SPECIAL RECOGNITION - Fred Gray accepts an honorary doctorate from Lipscomb University, saying he's "honored, appreciative and humbled."
The 1967 lawsuit challenged the transfer of more than $400,000 in assets from the closed Nashville Christian Institute — a school that trained hundreds of future black church leaders — to David Lipscomb College, a higher education institution with a history of racism.
On a recent Friday night, that same Christian college — now known as Lipscomb University — presented Gray with an honorary doctorate of humane letters, the highest award the university bestows on an individual.
“It is not every day that you file a lawsuit against an institution and that institution later sees fit to honor you,” Gray, 81, told a crowd of 500 that witnessed the ceremony in Lipscomb’s Allen Arena.
Who, Gray asked, would have thought such an honor would be possible for an Alabama boy who grew up in a shotgun house with no running water?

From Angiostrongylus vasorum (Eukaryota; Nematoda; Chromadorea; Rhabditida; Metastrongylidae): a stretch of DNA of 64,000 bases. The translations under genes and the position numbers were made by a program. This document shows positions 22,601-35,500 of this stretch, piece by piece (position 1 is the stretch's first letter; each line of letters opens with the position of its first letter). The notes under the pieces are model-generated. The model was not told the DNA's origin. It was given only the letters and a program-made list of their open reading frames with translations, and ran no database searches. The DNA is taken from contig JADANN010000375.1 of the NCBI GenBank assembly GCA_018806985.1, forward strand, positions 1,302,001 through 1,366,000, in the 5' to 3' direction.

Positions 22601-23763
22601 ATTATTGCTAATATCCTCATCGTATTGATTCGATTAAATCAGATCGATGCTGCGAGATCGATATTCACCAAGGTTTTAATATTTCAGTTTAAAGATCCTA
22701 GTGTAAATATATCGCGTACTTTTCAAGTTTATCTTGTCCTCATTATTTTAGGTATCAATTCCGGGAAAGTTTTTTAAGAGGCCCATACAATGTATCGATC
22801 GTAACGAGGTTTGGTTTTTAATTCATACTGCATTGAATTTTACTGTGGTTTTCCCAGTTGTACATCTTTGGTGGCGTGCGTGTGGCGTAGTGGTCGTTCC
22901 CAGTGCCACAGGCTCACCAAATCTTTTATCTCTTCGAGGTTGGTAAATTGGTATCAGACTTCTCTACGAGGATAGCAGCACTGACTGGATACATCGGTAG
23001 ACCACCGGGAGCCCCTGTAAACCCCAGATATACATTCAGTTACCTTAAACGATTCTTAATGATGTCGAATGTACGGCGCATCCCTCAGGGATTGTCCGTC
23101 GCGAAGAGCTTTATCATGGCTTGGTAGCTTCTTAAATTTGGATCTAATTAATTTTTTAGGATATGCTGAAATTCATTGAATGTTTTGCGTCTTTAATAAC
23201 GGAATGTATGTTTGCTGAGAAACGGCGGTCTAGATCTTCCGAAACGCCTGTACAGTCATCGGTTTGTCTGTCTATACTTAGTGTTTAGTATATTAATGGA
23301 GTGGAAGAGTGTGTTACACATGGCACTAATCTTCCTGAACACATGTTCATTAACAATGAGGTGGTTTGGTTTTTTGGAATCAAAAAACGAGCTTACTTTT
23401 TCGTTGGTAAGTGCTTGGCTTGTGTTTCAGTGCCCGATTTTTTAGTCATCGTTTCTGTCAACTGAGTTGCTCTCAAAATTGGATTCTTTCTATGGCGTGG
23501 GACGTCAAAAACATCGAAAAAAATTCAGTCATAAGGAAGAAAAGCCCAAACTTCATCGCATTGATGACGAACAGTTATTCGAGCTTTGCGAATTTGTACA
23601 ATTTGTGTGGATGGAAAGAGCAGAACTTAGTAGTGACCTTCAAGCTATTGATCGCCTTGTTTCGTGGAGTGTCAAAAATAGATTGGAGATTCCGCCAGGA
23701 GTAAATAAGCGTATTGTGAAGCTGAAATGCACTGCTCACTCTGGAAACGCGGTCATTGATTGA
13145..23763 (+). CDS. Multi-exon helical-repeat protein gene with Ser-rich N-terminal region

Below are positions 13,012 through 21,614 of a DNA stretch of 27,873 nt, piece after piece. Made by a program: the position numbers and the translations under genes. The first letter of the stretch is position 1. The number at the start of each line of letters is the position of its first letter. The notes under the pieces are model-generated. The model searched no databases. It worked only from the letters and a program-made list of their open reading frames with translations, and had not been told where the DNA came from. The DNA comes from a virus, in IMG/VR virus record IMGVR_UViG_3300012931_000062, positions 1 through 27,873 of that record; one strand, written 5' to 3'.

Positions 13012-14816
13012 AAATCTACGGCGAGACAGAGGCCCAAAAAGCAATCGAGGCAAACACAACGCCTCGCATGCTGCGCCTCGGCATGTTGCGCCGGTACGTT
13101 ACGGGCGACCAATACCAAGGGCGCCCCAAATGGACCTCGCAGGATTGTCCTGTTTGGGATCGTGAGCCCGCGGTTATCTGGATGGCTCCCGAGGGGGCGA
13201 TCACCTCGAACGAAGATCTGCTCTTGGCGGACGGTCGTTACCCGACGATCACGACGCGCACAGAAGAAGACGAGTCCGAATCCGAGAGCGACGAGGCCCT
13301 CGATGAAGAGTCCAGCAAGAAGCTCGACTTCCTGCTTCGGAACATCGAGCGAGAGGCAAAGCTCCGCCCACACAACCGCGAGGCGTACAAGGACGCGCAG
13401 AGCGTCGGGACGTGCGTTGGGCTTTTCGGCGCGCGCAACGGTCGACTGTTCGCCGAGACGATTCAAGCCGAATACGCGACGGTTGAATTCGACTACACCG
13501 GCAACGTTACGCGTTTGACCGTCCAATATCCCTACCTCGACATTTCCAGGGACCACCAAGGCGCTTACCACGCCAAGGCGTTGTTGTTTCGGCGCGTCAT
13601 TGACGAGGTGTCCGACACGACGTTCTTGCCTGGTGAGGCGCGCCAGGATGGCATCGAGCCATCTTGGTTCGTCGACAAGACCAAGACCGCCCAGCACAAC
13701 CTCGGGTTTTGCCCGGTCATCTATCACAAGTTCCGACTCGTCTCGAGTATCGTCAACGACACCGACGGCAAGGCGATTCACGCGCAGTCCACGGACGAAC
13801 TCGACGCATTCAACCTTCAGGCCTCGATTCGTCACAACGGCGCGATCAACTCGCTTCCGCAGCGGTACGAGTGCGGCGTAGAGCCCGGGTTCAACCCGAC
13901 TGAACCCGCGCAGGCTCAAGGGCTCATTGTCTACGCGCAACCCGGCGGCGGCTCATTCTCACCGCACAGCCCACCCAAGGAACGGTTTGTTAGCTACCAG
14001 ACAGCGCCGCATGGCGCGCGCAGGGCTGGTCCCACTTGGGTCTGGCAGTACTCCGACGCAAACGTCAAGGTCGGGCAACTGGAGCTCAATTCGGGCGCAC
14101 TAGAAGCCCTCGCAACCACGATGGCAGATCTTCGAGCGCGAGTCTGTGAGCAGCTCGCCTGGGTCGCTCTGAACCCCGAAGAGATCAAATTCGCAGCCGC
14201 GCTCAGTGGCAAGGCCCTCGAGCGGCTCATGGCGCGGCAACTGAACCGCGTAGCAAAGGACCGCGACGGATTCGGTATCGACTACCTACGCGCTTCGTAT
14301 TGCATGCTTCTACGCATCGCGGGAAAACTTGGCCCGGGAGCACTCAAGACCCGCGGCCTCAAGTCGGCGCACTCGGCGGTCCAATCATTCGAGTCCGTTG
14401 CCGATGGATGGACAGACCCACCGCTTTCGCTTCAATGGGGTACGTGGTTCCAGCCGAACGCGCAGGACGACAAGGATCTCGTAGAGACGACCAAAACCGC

For a boy who rode segregated buses and witnessed the frequent mistreatment of black people?
For a boy who, before he became a lawyer determined to “destroy everything segregated” he could find, performed manual labor in the yards of Lipscomb professors?
“If each of us would be really honest ... we would say that we never thought this would be possible,” Gray said of the Lipscomb honor.
However, he was quick to add, “We serve a God with whom all things are possible. Notwithstanding whatever our adversaries may have been, things can be different. Individuals can change. And so can institutions.”
THE REMEDY FOR HISTORY
A longtime elder for the Tuskegee Church of Christ in Alabama, Gray served as the first civil rights attorney for Martin Luther King Jr.
He’s perhaps best known for representing Rosa Parks, the black seamstress who refused to give up her Montgomery, Ala., bus seat to a white man in 1955.
Lipscomb recognized Gray during the 32nd annual Thomas H. Olbricht Christian Scholars Conference, focused on the theme “Reconciliation: At the Intersection of Scholarship and Practice.”